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Capcom Fighting Evolution Review

Joe_Dodson By:
GENRE Action 
T Contains Suggestive Themes, Violence

What do these ratings mean?

Ryu kidding me?

Old age can be a bummer, but for professional fighters, it's the pits. Just look at Evander Holyfield. Ten years ago he was young, burly and unstoppable; now he's 42, can't land a punch to save his life and is developing a rather interesting speech impediment. Age doesn't just creep up on fighters, it beats them down.

This is why we feel Capcom needs to stop making Street Fighter games, period. Their latest, Capcom Fighting Evolution for the PS2, is the video game equivalent of a Hollywood Squares episode. Everyone is washed up, no one is having a good time, and you just wish Capcom would change the damn channel.

The game is allegedly an opportunity for hardcore Capcom fans to finally kick Street Fighter ass as their favorite Dark Stalker, and vice versa. The five represented games include Street Fighter II, Street Fighter III, Street Fighter Alpha, Dark Stalkers and Red Earth. Since no one aside from the Red Earth developers has a favorite Red Earth character, Fighting Evolution boils down to three flavors of Street Fighter versus Dark Stalkers.

But get this - there are only four Dark Stalkers characters to choose from, four Street Fighter II characters, four Alpha characters, four Street Fighter III characters, and four (ugh) Red Earth characters. Ingrid, the only new character, plays just like SNK's Athena, which is to say she's a worthless gimp you'll only use when you're letting your girlfriend beat you. There are also two unlockable characters, and we aren't going to tell you who they are because we don't want to ruin what little fun you might find in their discovery.

For a game based on the premise of allowing players to duke it out as their favorite Capcom fighters, Fighting Evolution has a conspicuously small, anonymous cast. Is anybody out there really attached to Urien, the naked rock-guy from Street Fighter III? Or what about the awful Red Earth characters? Why were they included instead of beloved Capcom mascots like Strider, Mega Man and Viewtiful Joe? Regardless, Fighting Evolution's questions are best left unanswered.

There are a whopping three modes to choose from: Arcade, Versus, and Training. The Arcade mode is a string of six matches that culminates in a boss fight and then closes with a bunch of nonsensical, comic-book style panels. In Versus mode you can fight a friend, and in Training mode you can practice your moves. You can't play online at all. The number of choices is dismal, as are the modes themselves.

The new spin is that you get to choose two characters for any given fight. You can't tag in and out like you could in the Marvel Vs. games, though. Instead, you just have the option of changing your fighter between rounds. This method makes learning a new character a bit more viable, as you can begin a battle with the new guy and then switch to a character you're comfortable with if you need to win a round.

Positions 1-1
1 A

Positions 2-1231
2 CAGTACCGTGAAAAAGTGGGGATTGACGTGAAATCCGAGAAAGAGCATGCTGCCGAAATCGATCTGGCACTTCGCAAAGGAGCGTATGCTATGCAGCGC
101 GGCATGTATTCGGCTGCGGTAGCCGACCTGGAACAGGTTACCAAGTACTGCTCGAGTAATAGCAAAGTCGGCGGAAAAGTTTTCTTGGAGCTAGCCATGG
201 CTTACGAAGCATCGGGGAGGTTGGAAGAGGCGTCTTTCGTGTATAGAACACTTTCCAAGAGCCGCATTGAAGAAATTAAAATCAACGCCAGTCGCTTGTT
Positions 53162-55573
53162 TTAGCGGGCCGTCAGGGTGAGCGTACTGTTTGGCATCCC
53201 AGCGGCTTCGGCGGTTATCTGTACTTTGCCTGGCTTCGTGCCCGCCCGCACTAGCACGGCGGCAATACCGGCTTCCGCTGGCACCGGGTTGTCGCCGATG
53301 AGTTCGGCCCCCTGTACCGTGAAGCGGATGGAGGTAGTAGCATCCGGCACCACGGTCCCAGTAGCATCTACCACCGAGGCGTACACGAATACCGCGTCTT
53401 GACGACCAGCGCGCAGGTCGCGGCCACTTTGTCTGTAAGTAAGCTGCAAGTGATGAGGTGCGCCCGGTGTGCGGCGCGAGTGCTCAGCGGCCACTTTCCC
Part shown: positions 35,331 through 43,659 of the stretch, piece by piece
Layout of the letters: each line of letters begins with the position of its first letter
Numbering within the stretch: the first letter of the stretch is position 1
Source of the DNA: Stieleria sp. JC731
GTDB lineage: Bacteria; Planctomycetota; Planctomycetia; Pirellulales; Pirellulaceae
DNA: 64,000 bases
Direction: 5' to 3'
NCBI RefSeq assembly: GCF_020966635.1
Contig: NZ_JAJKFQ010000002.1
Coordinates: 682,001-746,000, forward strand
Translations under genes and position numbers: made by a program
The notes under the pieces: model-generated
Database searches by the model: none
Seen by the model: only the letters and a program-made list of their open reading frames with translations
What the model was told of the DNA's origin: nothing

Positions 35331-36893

Even though the various schools are represented poorly by the measly selection of fighters, they do retain most of their super-moves, super-meters, and signature moves. Street Fighter III characters can parry high and low attacks as well as use any of their three super-moves, while Alpha characters can alpha-counter and Dark Stalkers can strike foes while they're down.

As a result, some of the match-ups can be pretty interesting. For example, Jedah is highly mobile and has several ranged attacks that can pin down opponents. While the other Dark Stalkers have some natural defenses against him, he can be a real tough nut to crack for some of the old Street Fighter guys.

But even such a nuance can't help the game's rough, dated look. As opposed to redrawing each character and applying some sort of graphical standard, the game gives you a bunch of different fighters from a bunch of different games without changing the artwork to reflect any continuity. In turn, some of them look decent, while others look terrible. The crummy backgrounds are almost as detailed as those found in the original Street Fighter II, which is to say they would have looked great in 1991. And though there are plenty of cameo appearances throughout the various levels, these only serve to remind you how many characters were left out of Fighting Evolution. Hey look! It's Sagat in the background! *weep*

The music is typical Street Fighter metal garbage, the sound effects are the same as they have always been, and there's no voice-acting other than a typical "Round 1!" announcer. You've heard this game before.

If Capcom Fighting Evolution is any indication of things to come, then here's to the extinction of the species. There is no reason to buy or play this game. It's a thin, worthless piece of spam on a hook that will hopefully be gobbled up by the countless better games available this holiday season. Even if you get nothing for Christmas, be thankful you didn't get this.

D Revolution report card
  • Interesting fighter match-ups
  • Will make you hate Street Fighter
  • Not enough fighters
  • Pitiful modes
  • Awful graphics

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